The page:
Gatehouse and bell tower, St Davids

Gatehouse and bell tower, St Davids

This structure, known as Porth y Twr (“Tower Gate”) is the only survivor of the four gatehouses which guarded the entry points to the medieval cathedral city. From here a path descends to St Davids Cathedral.

The area was ringed by a defensive wall c.4.5 metres high (15ft), parts of which remain intact. The wall is thought to date from the 13th and 14th centuries, and probably replaced an earlier means of enclosure.

The gatehouse was topped with battlements. Inside you can see the vertical grooves for the portcullis, a wooden door which was drawn up inside the building to allow entry. The medieval town council met in the gatehouse.

The adjoining octagonal tower is where bells are rung to call worshippers to services. The cathedral tower has its own bell frame, with some timbers dating from 1385. However, the cathedral was built on wet foundations, and the tower lost its bells in the 1730s to reduce the risk of collapse.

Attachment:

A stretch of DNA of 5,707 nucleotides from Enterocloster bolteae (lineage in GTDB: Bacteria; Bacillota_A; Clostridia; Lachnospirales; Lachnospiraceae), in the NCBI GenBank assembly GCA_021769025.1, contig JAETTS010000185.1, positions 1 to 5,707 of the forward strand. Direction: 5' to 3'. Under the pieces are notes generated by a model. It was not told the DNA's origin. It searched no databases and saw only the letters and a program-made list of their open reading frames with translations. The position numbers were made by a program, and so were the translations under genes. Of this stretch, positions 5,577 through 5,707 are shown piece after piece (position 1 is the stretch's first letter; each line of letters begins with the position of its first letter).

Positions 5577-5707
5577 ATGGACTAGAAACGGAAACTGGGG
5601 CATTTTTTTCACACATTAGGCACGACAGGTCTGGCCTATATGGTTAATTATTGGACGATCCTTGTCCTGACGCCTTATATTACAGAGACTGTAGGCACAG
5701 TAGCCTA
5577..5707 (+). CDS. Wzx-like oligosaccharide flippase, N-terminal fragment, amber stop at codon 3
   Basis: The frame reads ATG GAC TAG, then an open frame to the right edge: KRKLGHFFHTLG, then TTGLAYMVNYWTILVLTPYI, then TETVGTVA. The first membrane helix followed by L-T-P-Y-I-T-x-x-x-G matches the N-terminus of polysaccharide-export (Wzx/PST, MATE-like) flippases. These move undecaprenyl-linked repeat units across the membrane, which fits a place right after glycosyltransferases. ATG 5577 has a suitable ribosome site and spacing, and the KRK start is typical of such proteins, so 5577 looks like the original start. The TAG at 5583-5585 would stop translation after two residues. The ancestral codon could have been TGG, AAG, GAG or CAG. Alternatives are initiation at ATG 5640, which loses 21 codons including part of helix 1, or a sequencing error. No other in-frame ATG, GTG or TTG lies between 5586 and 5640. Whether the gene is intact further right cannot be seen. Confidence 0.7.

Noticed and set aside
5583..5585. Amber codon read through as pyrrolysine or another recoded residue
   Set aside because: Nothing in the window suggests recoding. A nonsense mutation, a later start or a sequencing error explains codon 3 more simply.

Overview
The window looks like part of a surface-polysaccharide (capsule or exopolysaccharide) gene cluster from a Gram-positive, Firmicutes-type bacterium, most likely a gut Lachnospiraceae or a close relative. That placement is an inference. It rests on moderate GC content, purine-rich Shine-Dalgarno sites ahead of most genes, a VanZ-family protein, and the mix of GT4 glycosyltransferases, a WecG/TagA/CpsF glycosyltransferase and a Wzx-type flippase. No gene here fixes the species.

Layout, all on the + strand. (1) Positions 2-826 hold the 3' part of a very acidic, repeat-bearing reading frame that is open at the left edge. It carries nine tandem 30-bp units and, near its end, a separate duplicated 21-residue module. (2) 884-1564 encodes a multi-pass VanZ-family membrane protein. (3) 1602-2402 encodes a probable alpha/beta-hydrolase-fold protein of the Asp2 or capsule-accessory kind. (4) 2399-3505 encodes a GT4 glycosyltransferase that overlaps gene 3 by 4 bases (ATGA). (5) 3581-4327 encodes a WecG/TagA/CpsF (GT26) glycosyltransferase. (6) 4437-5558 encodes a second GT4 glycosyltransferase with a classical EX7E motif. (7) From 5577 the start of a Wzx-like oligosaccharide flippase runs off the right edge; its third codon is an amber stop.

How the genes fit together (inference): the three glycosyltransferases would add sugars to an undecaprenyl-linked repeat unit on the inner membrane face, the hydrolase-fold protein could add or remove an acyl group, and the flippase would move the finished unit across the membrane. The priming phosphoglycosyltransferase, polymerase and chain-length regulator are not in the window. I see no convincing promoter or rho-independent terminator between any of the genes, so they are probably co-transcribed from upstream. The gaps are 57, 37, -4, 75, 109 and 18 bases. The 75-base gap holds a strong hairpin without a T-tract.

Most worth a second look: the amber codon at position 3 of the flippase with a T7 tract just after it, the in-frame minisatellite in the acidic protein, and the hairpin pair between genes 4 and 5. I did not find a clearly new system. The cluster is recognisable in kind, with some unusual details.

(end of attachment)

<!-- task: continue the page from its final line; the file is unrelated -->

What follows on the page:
In the 1930s an anonymous benefactor paid for the octagonal tower to be repaired and reinforced for its new role as a bell tower. A new set of bells was installed. Two additional bells, funded by the American Friends of St Davids Cathedral, were added in 2001.

One of the medieval bells is displayed in the gatehouse, where you will also find a lapidarium (a place where ancient memorials are displayed). There you can see stones and crosses carved soon after Christianity came to Wales.

Postcode: SA62 6RD    View Location Map

Cathedral website